TMAO has been shown to be an important protein stabilizer that preserves protein folding. This small molecule acts as an electron acceptor to enhance oxidative stress, subsequently leading to vascular inflammation (Ufnal et al., 2015; Li et al., 2017). Furthermore, this metabolite is known to promote endothelial cell senescence, platelet hyperreactivity and thrombosis (Zhu et al., 2016). In addition, a recent study by Li et al. demonstrated that the blood concentration of TMAO is significantly associated with the grade of vascular calcification in AMI patients (Li et al., 2021). Since TMAO is involved in these pathophysiological processes, high circulating blood levels of this biomarker may enhance the progression of atherosclerosis with the subsequent development of severe cardiovascular diseases, such as the acute coronary syndrome (Querio et al., 2019). Moreover, individuals with low TMAO levels have been shown to have a lower risk of coronary artery disease (Liu et al., 2021). A low TMAO concentration was associated with a better diet quality, characterized by a lower dietary intake of red meat and a higher dietary intake of whole grains and fibre (Liu et al., 2021).
Recently, microbiota-derived pro-atherogenic TMAO was also shown to be a useful parameter in the management of the post-procedural care of patients with AMI (Żurawska-Płaksej, et al., 2019). Serum TMAO levels after AMI were associated with coronary plaque complexity and progression and significantly predicted future cardiovascular events in AMI patients (Matsuzawa et al., 2019). Although all these studies address the involvement of TMAO in the pathophysiology of AMI, possible sex-specific aspects of this biomarker were not considered in the study designs.
AMI is more frequently misdiagnosed in women than in men. This might be explained by not only sex-specific differences in symptom manifestations but also sex-dependent differences in the pathophysiological processes underlying the development of coronary artery disease and AMI (Brush et al., 2020). In addition, during the first years after AMI, women also have a significantly higher mortality rate than men (Mozaffarian et al., 2016).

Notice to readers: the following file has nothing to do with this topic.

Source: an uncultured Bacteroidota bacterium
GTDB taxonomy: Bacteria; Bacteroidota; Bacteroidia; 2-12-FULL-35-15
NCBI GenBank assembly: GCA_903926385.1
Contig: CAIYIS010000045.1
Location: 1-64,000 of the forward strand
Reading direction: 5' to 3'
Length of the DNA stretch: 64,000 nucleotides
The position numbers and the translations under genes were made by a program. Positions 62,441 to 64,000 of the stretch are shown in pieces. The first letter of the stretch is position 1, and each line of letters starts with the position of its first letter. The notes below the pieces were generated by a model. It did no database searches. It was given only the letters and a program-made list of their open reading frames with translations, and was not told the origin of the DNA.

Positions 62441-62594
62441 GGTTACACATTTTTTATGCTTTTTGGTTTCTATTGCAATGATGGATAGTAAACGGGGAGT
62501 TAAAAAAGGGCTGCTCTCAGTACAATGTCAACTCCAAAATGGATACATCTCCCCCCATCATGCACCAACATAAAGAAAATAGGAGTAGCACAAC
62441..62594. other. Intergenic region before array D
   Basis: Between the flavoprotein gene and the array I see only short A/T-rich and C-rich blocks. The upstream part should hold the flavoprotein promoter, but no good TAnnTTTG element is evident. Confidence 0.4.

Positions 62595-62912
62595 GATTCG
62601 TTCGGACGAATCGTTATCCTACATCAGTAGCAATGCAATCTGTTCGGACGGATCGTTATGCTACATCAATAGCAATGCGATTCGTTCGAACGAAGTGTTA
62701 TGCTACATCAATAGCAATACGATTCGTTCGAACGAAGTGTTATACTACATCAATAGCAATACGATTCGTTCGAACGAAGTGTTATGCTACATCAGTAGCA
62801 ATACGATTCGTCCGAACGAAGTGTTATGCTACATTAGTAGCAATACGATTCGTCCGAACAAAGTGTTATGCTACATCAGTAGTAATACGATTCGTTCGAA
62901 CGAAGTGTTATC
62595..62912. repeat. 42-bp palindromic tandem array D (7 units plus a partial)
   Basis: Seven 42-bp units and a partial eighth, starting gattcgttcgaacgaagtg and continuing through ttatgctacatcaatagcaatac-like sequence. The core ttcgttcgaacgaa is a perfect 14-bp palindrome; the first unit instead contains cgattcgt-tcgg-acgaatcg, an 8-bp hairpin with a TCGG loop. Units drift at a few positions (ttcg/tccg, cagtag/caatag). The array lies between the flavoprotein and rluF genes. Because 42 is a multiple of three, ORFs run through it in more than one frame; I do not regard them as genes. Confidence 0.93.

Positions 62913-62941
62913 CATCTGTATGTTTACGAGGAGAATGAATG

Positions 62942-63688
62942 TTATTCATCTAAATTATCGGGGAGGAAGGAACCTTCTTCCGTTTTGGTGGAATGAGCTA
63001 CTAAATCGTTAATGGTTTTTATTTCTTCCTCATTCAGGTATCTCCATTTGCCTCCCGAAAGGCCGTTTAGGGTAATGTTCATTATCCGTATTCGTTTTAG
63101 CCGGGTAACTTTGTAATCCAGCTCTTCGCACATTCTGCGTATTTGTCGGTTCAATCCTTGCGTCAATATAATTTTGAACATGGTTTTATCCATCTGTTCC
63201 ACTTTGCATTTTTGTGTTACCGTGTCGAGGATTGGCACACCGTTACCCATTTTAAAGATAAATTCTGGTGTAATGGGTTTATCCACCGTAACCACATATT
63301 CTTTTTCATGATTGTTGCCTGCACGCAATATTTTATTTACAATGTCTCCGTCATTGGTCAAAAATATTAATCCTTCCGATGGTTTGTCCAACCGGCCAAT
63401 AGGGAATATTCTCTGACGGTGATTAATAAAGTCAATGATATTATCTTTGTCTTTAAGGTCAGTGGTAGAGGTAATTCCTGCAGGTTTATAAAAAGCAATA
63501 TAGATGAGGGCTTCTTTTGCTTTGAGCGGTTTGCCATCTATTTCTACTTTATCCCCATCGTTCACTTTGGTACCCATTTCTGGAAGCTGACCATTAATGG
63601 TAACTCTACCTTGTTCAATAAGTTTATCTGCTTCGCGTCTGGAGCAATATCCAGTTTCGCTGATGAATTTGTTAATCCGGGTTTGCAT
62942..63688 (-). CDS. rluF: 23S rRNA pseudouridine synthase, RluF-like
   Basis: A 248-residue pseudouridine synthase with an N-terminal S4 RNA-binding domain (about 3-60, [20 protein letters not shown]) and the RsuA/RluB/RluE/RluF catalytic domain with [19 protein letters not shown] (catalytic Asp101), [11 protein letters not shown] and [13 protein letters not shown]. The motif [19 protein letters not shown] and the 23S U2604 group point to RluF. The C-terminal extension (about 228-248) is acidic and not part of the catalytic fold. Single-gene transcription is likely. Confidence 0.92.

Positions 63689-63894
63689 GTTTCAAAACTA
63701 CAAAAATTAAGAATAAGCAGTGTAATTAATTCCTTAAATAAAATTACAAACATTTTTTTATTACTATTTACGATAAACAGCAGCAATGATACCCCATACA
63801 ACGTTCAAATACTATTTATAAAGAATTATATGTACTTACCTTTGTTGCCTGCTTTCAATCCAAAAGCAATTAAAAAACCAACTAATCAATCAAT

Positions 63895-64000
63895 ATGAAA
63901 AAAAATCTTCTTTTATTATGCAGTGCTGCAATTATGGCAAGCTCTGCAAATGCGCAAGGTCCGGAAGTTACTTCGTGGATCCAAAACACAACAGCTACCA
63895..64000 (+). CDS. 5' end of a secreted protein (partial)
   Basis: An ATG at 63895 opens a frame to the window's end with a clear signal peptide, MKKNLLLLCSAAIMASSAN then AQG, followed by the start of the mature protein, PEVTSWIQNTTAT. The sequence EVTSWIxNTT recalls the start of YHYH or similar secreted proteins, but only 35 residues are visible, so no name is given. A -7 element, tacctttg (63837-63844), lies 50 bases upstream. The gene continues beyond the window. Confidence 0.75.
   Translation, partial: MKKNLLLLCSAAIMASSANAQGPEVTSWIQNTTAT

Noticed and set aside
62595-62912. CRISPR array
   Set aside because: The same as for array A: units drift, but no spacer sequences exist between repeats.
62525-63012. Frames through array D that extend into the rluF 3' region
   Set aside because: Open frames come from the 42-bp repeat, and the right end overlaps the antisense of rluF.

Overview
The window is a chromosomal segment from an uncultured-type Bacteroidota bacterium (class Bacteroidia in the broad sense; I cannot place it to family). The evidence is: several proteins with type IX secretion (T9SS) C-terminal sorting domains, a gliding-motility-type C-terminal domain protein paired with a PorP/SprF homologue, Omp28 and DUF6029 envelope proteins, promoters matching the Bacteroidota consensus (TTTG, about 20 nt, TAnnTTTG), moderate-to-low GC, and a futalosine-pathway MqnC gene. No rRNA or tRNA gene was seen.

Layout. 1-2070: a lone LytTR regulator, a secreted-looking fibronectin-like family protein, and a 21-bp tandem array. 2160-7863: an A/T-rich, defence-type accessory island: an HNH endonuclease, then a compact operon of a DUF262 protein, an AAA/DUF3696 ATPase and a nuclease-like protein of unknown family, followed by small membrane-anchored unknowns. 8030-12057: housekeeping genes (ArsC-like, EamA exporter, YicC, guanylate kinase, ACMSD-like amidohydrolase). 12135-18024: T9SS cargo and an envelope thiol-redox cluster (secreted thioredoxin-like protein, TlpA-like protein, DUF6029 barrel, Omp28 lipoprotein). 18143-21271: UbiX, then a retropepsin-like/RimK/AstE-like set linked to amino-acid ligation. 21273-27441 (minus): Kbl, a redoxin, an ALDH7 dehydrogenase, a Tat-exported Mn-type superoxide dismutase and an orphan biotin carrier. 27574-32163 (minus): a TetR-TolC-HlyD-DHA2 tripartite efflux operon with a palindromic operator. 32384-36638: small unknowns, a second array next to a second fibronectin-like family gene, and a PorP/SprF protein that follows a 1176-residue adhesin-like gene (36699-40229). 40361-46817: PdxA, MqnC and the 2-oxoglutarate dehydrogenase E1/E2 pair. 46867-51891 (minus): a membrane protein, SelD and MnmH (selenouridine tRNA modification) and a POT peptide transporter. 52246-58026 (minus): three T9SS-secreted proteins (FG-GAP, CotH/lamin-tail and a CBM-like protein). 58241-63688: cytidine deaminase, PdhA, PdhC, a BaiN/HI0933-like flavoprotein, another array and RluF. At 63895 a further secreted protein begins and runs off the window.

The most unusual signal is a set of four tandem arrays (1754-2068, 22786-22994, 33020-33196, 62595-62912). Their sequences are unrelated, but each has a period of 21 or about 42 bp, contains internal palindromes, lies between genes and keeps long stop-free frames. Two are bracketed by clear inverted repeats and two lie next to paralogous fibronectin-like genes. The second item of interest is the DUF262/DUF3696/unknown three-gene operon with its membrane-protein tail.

To obtain a deeper understanding of AMI and the associated morbidity and mortality, these sex-specific differences must be taken into account. TMAO plays a significant role in the pathophysiology and prognosis of coronary artery disease. Although TMAO might have less clinical significance in acute cardiac events, it is assumed that persistently high TMAO levels might significantly enhance the risk of severe cardiac events in the future (Alhmoud et al., 2019). Previous study data in non-cardiac patients with carbohydrate malabsorption suggest sex differences in TMAO blood concentrations (Meinitzer et al., 2020). Thus, the aim of this study in AMI patients was to determine for the first time whether there are also sex-specific differences in TMAO concentrations immediately after AMI as well as before and after cardiac rehabilitation.
All 56 study participants were drawn from AMI inpatients hospitalized in the Division of Cardiology, Department of Internal Medicine, Medical University of Graz, Austria. The overall sample consisted of 45/56 (80.4 %) males and 11/56 (19.6 %) females, and all the AMI patients were Caucasian. The mean age was 57.9 (± 12.0) years. The types of cardiac rehabilitation included outpatient and inpatient rehabilitation. The rehabilitation centres were specialized in cardiac rehabilitation, and the cardiac rehabilitation objectives included recommended lifestyle modifications, such as increased physical exercise combined with restricted dietary intake and dietary changes. The average waiting period prior to the start of rehabilitation after AMI was 5.5 (SD: + 4.4) weeks. The duration of cardiac rehabilitation was 4 weeks.
For the assessment of TMAO, serum samples were collected within the first day after hospital admission due to AMI and at the start and end of cardiac rehabilitation.
The exclusion criteria for this study were additional acute and severe somatic illnesses other than AMI, delirium and pre-existing Alzheimer's disease.
This research project was approved by the Institutional Review Board of the Medical University of Graz (Approval number: 28-126 ex 15/16). Data protection measures met the standards set by Austrian law. All assessments were carried out in accordance with the approved guidelines, and all participants in this study had to provide signed informed consent. Subjects could decide to withdraw from this study project at any time.